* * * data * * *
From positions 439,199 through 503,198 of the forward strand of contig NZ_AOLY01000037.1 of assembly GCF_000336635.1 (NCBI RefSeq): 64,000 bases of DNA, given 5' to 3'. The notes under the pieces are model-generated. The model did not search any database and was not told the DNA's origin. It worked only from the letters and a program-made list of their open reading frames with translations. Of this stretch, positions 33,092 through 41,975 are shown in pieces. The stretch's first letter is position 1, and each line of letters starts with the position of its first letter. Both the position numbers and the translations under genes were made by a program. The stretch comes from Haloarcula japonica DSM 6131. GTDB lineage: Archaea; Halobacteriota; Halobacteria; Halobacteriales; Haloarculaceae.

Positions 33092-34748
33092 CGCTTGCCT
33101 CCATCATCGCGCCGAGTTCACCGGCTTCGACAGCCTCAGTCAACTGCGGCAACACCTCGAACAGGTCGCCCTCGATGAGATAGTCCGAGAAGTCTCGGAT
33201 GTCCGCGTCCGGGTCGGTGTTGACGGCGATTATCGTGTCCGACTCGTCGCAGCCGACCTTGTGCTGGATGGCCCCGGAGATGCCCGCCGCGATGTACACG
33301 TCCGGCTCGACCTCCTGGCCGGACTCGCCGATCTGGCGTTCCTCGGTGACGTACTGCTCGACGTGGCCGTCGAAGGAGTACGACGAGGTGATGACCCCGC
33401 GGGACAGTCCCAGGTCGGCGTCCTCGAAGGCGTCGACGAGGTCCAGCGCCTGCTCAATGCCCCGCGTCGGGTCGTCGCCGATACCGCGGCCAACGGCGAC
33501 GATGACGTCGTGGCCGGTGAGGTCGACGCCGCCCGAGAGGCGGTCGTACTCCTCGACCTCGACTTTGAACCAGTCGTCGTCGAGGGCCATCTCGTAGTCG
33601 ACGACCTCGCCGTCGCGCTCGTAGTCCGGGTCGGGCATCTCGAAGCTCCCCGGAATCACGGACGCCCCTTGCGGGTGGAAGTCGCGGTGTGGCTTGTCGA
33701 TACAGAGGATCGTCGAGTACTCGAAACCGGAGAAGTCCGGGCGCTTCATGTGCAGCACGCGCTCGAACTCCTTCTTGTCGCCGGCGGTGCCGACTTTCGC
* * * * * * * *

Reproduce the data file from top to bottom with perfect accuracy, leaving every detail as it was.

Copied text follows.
From positions 439,199 through 503,198 of the forward strand of contig NZ_AOLY01000037.1 of assembly GCF_000336635.1 (NCBI RefSeq): 64,000 bases of DNA, given 5' to 3'. The notes under the pieces are model-generated. The model did not search any database and was not told the DNA's origin. It worked only from the letters and a program-made list of their open reading frames with translations. Of this stretch, positions 33,092 through 41,975 are shown in pieces. The stretch's first letter is position 1, and each line of letters starts with the position of its first letter. Both the position numbers and the translations under genes were made by a program. The stretch comes from Haloarcula japonica DSM 6131. GTDB lineage: Archaea; Halobacteriota; Halobacteria; Halobacteriales; Haloarculaceae.

Positions 33092-34748
33092 CGCTTGCCT
33101 CCATCATCGCGCCGAGTTCACCGGCTTCGACAGCCTCAGTCAACTGCGGCAACACCTCGAACAGGTCGCCCTCGATGAGATAGTCCGAGAAGTCTCGGAT
33201 GTCCGCGTCCGGGTCGGTGTTGACGGCGATTATCGTGTCCGACTCGTCGCAGCCGACCTTGTGCTGGATGGCCCCGGAGATGCCCGCCGCGATGTACACG
33301 TCCGGCTCGACCTCCTGGCCGGACTCGCCGATCTGGCGTTCCTCGGTGACGTACTGCTCGACGTGGCCGTCGAAGGAGTACGACGAGGTGATGACCCCGC
33401 GGGACAGTCCCAGGTCGGCGTCCTCGAAGGCGTCGACGAGGTCCAGCGCCTGCTCAATGCCCCGCGTCGGGTCGTCGCCGATACCGCGGCCAACGGCGAC
33501 GATGACGTCGTGGCCGGTGAGGTCGACGCCGCCCGAGAGGCGGTCGTACTCCTCGACCTCGACTTTGAACCAGTCGTCGTCGAGGGCCATCTCGTAGTCG
33601 ACGACCTCGCCGTCGCGCTCGTAGTCCGGGTCGGGCATCTCGAAGCTCCCCGGAATCACGGACGCCCCTTGCGGGTGGAAGTCGCGGTGTGGCTTGTCGA
33701 TACAGAGGATCGTCGAGTACTCGAAACCGGAGAAGTCCGGGCGCTTCATGTGCAGCACGCGCTCGAACTCCTTCTTGTCGCCGGCGGTGCCGACTTTCGC